The leader of Calderdale Council has accused the government of creating a north/south divide in the way it deals with flooding in UK communities.
Coun Tim Swift also spoke of the importance in planning for the future and working to prevent flooding closer to the source of the River Calder.
He said: “The scope of this is much bigger than the flooding itself.
“We have been looking at different ways of how we can help Calderdale to recover. We will have to make our case to the government for financial help.
“The lesson we have learned here is that we need to put in a long-term plan to help communities recover then invest in defences.”
“We need a different approach,” he added. “We need to reduce the risk of flooding to protect the infrastructure. We need to minimise the risk of this happening again.
He hinted at a north/south divide in the way the government reacts to floods, comparing the little support Calderdae got during the floods of 2012 with big funding the government gave to the south of England in 2013.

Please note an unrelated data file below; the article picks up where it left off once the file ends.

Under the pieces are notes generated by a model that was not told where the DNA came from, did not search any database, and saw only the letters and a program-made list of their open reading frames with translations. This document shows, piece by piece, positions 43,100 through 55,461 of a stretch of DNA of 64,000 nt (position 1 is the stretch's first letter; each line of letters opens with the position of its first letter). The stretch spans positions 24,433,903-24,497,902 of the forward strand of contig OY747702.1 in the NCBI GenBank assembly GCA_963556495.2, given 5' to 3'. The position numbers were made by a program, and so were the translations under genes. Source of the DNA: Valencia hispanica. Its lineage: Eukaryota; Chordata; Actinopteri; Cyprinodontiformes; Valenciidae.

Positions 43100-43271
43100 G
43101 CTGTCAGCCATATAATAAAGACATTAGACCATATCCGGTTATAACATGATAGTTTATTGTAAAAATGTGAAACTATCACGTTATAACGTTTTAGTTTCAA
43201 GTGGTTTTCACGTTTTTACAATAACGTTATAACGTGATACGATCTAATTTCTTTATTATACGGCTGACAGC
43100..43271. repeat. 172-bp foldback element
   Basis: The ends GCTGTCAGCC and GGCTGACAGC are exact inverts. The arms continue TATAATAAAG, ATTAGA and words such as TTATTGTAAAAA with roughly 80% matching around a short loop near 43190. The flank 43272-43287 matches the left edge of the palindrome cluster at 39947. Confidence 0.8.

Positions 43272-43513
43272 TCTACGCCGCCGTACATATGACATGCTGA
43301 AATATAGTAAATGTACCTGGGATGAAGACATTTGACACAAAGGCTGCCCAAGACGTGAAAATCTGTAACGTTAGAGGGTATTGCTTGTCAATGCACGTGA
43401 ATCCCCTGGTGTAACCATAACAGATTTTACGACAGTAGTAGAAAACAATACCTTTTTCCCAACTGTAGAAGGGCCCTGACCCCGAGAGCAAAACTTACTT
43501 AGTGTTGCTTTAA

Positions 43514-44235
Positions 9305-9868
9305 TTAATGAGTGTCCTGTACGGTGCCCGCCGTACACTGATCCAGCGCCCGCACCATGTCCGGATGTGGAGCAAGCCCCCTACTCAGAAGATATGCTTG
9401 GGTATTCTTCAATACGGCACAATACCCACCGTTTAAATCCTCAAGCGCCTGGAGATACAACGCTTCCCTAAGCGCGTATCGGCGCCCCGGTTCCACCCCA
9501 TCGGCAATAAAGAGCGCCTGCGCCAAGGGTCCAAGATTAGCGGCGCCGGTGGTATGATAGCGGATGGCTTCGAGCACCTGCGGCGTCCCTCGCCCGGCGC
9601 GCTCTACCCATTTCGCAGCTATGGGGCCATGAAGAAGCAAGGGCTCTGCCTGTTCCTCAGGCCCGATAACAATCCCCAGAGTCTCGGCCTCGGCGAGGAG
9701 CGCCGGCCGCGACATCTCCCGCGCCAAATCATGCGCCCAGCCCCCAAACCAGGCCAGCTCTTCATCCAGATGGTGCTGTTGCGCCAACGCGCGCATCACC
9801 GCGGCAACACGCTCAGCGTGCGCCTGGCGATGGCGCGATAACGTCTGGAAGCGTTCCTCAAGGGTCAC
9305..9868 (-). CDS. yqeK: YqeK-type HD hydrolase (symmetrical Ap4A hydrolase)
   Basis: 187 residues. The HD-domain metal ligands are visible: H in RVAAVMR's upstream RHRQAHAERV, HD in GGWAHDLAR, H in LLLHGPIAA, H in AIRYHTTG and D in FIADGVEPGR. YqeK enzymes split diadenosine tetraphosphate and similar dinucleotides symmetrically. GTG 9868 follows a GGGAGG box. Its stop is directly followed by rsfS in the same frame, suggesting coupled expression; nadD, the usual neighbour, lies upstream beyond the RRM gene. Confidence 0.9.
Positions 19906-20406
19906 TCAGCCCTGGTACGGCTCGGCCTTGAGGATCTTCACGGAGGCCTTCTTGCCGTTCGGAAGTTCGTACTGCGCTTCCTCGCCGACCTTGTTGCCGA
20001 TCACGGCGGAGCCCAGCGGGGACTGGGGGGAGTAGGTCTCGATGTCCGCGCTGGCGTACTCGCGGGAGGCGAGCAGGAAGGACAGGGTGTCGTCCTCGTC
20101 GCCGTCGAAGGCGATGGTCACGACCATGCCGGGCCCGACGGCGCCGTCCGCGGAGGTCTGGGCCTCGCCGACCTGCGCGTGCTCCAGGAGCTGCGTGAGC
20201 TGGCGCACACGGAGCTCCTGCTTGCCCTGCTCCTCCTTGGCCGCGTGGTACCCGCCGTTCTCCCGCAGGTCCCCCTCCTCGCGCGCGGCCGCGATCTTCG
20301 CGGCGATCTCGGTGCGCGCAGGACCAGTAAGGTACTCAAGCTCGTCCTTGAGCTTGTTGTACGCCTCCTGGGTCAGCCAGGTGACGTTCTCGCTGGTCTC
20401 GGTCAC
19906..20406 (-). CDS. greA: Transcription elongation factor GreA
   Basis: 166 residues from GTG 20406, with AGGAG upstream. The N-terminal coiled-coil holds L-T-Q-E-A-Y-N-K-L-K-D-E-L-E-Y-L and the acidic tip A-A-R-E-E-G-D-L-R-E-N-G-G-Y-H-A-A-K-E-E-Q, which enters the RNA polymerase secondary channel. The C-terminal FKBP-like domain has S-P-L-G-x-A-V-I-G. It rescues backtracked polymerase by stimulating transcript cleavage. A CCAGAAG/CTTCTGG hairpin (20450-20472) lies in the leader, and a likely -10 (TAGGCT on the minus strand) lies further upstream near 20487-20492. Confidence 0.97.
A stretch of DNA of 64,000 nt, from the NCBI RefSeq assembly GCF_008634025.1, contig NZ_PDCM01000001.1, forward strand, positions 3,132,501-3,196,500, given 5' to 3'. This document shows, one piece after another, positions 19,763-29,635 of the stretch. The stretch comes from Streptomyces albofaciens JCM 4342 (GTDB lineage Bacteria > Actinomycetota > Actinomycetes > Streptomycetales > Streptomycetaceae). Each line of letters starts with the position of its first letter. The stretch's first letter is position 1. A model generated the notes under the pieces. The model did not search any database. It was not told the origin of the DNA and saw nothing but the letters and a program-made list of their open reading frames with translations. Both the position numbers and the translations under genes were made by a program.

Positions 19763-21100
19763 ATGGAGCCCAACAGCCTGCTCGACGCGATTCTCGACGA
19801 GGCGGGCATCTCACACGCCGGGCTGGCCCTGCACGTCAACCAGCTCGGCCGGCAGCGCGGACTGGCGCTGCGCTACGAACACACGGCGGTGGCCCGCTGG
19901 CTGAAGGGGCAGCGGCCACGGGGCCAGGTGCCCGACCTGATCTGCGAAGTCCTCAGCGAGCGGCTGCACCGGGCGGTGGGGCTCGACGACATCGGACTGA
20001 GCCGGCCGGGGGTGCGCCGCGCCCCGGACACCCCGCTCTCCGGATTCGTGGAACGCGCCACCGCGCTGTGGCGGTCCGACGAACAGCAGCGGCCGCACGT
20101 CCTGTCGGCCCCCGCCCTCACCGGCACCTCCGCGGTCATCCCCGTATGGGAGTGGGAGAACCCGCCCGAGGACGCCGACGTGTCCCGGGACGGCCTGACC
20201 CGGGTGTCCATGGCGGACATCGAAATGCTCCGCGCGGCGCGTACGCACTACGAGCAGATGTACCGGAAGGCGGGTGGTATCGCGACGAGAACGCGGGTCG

“We were very clear after 2012 that the government needed to provide greater support to Calderdale.
“But in 2012 we got very little financial help from them. Compare this with the floods in Somerset in 2013, when the government pumped large amounts of money – quite rightly – into getting communities back on their feet. They said money was no object.
“The challenge now is to make sure they do the same for us.”
He went on to suggest that flood defences could begin further up the Calder Valley to help the water to drain away before it reached the towns further along the river.
“We are looking at tree planting at the source,” he said. “There needs to be a lot more done about this.”